In lieu of an abstract, here is a brief excerpt of the content:

Reviews 269 counter few such residents in White's Hong Kong. The three native authors that she introduces at the end ofthe antiiology are too few, too superficial, and too intellectual to represent the myriad voices ofthe masses. Ifthe real Hong Kong is to be presented, we must allow ordinary folks to tell their own stories. Chang-tai Hung Carleton College and the Hong Kong University of Science and Technology Chang-tai Hung is a historian specializing in modern Chinese cultural history. He is the Jane and Raphael Bernstein Professor ofHistory andAsian Studies at Carleton College and Professor ofHumanities at the Hong Kong University ofScience and Technology. mi Wu Chunsheng and Zhou Huashan, editors. Women huozhe [We are alive]. Hong Kong: Xianggang Tongzhi Yanjiu Chubanshe, 1996. viii, 240 pp. Paperback HK $78, isbn 962-850-266-2. We Are Alive is the first collection of autobiographical accounts by contemporary homosexuals in Beijing. "The Male Comrades Have Stood Up" is the title ofthe first chapter—an ironic allusion to Mao Zedong's announcement ofthe founding ofthe People's Republic in 1949. This is followed by a shorter "The Female Comrades Have Stood Up" in the latter part ofthe book. The "comrades" here are the participants in a newly emerging Gay and Lesbian scene in the People's Republic. It is the authors ofthe book—twenty male and two female writers—who have stood up and for the first time frankly relate their experiences as homosexuals in socialist China. The book was published in Hong Kong (in April 1996), and with two exceptions the authors write under pen names, since homosexuality is still a punishable offense, constituting the crime of"hooliganism" or "indecent behavior ," similar to premarital sexual intercourse. The narratives are divided by the editors into different sections according to the ages ofthe protagonists or the events in their accounts. The general introductory chapter "The Male Comrades Have Stood Up" is followed by "Young Comrades ," that is, accounts ofdiscovery or first experiences with homosexuality.© 1998 by University «Loye Experiences ^1I1 me other Sex" tells about forced marriages or divorces. oj awai1 ress«^^ Female Comrades Have Stood Up" consists ofthe contribution oftwo Lesbians , who in general are still much less willing to act or talk in public and who also face much greater social pressure than their male counterparts. The next 270 China Review International: Vol. 5, No. 1, Spring 1998 chapter, "The Comrades Coming ofAge," tells about the experiences of elder homosexuals , and "Days in the Fish Pound" goes into detail about Gay life in Beijing and its prisons. The volume closes with a chapter reflecting on the question of "coming out," in "In the Publicity of the Media." The "comrades" in Beijing have begun to unite, develop group activities, organize meeting places, and generally find a social space in the new society ofa socialist market economy, which has suddenly opened up social niches in bars, discos , private apartments, rented music halls, and so on that are already beyond government control. Recounting their activities, their difficulties and hardships, the social and political conflicts that often result in family discord or even detention, the autobiographical narratives also reflect on the possibilities, chances, and advantages of a solidarity movement under the present circumstances, and the usefulness of a personal "coming out." At the same time, they write about their loves, desires, sexuality, and relationships that have either romantic or tragic endings, revealing attitudes on this aspect of everyday life in the city, and ideas on this subject, in a frank and outspoken way that is still very difficult under the current repressive literary policy of the Communist Party. Together with the protagonists—from very diverging social strata that include students, dancers, managers, private entrepreneurs, and university professors —the reader wanders around old and new Beijing, in the malls, pubs, parks, and public bathrooms, and is given the additional benefit ofa vivid insight into the fashionable city life of this rapidly modernizing metropolis. Having conducted interviews with homosexuals in Beijing, among them some of the authors in this anthology, I feel that the stories are realistic and the narrative tone not sensational. Rather, the authors try to show the "normality" of their lives and...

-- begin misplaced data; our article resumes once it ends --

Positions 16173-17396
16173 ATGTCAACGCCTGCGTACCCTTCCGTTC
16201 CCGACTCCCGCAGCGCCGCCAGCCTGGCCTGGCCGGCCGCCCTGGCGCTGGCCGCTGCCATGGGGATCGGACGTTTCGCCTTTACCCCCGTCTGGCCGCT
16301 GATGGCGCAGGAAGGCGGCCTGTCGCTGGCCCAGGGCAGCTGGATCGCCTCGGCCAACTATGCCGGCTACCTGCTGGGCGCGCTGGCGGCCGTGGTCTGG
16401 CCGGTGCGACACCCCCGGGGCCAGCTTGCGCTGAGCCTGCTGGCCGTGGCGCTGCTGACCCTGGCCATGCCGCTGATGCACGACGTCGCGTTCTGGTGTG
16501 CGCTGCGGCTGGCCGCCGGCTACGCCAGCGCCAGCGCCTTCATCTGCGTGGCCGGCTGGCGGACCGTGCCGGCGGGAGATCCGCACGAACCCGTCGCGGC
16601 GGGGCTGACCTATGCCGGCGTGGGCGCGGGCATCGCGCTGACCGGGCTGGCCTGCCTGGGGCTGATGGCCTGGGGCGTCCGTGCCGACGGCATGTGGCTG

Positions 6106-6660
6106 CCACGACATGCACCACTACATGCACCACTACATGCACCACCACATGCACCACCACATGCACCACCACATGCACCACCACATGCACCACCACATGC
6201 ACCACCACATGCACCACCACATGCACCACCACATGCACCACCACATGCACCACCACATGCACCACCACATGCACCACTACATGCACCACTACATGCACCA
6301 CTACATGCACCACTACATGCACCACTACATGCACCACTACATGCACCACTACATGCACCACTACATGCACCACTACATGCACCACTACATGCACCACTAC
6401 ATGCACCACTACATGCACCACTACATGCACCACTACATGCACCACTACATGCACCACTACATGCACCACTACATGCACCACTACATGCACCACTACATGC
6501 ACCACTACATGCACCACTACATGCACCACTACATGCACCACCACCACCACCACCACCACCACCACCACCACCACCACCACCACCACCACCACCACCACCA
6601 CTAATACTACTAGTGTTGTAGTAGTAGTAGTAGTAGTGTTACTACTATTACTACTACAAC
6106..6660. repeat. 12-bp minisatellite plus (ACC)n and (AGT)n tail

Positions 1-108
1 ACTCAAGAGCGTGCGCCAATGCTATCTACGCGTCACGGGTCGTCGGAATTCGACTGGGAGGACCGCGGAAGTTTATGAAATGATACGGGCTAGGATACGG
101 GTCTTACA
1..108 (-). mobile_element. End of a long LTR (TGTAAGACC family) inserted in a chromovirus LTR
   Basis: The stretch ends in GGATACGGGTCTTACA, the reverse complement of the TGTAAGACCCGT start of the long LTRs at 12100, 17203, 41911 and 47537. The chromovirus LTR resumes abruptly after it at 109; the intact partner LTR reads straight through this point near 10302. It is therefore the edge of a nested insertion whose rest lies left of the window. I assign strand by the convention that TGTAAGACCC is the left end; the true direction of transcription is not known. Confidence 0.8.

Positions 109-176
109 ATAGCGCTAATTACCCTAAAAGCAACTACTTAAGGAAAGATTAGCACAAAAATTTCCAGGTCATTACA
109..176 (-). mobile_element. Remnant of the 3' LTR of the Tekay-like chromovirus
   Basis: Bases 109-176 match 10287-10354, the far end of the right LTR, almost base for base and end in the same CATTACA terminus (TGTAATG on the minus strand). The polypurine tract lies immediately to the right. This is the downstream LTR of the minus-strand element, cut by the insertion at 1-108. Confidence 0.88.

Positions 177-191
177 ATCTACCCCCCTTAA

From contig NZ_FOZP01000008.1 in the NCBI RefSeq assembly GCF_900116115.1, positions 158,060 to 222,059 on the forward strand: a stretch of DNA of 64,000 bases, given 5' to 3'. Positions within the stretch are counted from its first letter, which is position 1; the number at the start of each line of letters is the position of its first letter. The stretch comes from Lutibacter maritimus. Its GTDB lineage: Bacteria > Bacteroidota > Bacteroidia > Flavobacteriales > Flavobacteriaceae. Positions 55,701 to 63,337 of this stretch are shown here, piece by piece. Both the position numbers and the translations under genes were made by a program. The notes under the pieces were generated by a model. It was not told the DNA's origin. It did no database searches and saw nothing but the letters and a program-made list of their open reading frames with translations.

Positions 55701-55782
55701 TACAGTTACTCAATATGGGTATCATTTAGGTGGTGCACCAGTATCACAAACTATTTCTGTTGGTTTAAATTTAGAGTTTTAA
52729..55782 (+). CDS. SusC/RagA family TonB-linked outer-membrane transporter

Additional Information

Print ISSN
pp. 269-271
Launched on MUSE
Open Access
Back To Top

This website uses cookies to ensure you get the best experience on our website. Without cookies your experience may not be seamless.